Now we can call the basic/accounts/search API. This requires a few query parameters, so we can build those into the URL of the call. Other notes are listed as code comments in the following example.

private async Task<string> GetAccountId()
{
    //A search is run using the player's Realm ID (UserId)
    var path = $"/basic/accounts/search?query={Context.UserId}&page=1&pagesize=10";
    //The Requester class is used to make REST API calls
    var response = await Requester.Request<AccountSearchResponse>(Method.GET, path);
    //We only need the ID of the first account in the list, since that is the one we will be deleting.
    return response.accounts.First().id.ToString();
}

Now that we have the account ID, we can call the forget user API. This is fairly similar to the last API call.

It's worth noting that the example uses a custom parser for deserialization. This will effectively return the response string in its raw form, since it is only being returned to the client for logging purposes. If your game needs to make better use of this data, this can be accomplished by creating a class for the Requester to deserialize into, and changing the type parameter of Request (similar to how GetAccountId above).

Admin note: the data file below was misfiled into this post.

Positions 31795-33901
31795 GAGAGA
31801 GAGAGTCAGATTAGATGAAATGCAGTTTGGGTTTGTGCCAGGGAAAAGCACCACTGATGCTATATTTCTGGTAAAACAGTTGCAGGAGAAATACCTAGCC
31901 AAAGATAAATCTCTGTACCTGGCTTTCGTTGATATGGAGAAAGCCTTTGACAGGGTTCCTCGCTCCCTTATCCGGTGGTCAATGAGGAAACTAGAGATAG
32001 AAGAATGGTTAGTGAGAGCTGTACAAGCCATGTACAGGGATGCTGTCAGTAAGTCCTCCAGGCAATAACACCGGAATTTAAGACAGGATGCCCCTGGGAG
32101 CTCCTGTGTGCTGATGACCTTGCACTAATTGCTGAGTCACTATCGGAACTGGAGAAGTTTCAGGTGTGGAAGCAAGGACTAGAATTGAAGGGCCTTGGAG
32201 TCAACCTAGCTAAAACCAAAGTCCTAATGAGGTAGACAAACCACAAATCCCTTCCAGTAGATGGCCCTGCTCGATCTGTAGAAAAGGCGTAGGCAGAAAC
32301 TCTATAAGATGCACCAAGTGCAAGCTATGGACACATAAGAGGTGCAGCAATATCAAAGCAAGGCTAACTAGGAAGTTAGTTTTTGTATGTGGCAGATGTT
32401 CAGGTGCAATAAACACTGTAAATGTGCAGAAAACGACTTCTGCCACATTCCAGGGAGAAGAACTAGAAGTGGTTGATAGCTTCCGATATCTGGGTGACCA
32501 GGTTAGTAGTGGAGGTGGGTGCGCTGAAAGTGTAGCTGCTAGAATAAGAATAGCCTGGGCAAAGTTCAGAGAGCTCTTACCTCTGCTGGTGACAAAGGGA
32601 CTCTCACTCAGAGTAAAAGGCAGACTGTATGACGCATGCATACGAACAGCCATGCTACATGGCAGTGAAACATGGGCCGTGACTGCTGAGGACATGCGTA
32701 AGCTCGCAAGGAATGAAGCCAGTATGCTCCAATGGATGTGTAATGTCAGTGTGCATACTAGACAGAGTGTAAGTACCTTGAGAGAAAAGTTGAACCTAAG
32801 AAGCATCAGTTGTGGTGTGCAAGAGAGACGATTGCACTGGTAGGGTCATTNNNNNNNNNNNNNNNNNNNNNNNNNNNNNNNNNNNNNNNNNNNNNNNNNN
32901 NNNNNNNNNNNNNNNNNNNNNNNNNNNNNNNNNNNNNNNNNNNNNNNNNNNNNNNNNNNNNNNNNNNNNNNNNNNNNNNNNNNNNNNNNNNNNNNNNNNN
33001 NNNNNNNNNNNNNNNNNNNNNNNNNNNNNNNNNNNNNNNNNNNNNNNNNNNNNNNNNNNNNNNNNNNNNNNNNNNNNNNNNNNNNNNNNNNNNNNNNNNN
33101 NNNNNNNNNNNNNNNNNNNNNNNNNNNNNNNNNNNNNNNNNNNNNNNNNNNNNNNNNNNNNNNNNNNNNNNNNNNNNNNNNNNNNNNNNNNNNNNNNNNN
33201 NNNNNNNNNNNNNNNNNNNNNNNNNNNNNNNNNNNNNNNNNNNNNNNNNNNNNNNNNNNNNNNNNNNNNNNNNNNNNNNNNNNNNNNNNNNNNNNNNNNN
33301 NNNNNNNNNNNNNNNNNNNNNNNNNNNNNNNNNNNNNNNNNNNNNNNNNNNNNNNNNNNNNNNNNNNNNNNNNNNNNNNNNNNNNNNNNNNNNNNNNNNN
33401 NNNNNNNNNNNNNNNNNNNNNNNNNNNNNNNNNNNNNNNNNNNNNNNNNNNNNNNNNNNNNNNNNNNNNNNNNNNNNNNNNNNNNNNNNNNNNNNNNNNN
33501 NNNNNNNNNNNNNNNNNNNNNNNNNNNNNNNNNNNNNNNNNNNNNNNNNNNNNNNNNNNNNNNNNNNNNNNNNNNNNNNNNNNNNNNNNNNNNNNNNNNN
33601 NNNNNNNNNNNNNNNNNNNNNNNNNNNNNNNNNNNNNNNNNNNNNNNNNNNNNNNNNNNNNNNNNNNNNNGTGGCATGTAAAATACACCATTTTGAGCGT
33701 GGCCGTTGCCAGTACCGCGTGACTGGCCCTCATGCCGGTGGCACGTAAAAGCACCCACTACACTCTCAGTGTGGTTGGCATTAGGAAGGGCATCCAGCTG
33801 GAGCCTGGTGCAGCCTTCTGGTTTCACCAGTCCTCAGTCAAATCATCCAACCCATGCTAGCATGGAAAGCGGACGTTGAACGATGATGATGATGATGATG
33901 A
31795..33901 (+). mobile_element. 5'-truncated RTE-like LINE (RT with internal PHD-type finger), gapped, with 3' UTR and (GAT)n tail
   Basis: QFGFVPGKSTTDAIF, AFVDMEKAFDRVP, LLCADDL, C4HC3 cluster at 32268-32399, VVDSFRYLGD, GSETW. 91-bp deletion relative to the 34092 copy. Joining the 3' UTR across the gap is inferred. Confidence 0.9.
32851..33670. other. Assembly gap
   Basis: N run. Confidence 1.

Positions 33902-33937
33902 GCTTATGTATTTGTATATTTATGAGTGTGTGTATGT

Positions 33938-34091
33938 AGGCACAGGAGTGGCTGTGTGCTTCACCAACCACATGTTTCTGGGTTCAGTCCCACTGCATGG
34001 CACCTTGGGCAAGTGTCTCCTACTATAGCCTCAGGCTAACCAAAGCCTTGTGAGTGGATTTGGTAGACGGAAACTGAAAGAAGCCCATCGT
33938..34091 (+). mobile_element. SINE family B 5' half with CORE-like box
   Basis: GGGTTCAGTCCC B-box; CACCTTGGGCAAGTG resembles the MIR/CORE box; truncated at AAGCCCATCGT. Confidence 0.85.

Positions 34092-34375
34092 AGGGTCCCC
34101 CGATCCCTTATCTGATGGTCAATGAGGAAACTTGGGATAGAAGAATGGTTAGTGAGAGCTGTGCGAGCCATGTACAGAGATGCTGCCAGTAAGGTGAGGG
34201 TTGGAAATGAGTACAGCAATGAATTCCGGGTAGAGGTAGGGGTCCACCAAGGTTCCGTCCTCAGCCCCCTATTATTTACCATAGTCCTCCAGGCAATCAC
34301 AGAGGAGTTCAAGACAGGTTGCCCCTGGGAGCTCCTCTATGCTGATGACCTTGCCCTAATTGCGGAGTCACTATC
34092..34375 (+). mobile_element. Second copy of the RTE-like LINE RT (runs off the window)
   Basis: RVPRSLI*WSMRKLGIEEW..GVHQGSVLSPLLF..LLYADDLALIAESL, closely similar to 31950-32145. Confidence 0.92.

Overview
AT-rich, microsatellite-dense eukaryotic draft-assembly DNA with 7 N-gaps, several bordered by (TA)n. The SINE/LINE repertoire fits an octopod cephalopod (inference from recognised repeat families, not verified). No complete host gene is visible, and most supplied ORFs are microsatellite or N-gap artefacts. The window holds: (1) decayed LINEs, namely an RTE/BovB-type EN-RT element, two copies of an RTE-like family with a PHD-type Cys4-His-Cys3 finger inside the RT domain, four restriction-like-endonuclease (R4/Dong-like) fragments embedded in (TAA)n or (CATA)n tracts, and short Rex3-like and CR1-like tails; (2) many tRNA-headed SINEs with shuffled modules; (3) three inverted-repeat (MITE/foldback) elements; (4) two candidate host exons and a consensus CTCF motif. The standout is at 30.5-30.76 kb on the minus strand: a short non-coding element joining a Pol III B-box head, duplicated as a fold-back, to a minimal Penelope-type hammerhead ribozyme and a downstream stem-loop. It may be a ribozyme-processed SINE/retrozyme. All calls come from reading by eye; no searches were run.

private async Task<string> ForgetUser(string accountId)
{
    var path = $"/object/accounts/{accountId}/admin/forget";
    var response = await Requester.Request<string>(Method.DELETE, path, parser:(s => s));
    return response;
}

With these helper functions created, we can now create the client callable method for the microservice. This method simply ties our other two methods together to create a single execution flow.

[ClientCallable]
public async Task<string> DeleteAccount()
{
    var accountId = await GetAccountId();
    var response = await ForgetUser(accountId);
    return response;
}

After publishing the microservice, you can call the DeleteAccount method from the appropriate location in your C# client code. You should see a response similar to the one below, if the deletion was successful:

{"createdTimeMillis":1654639620467,"id":1498288512206848,"gamerTags":[{"projectId":"DE_12345","gamerTag":1234}],"updatedTimeMillis":1654715866882,"thirdParties":[]}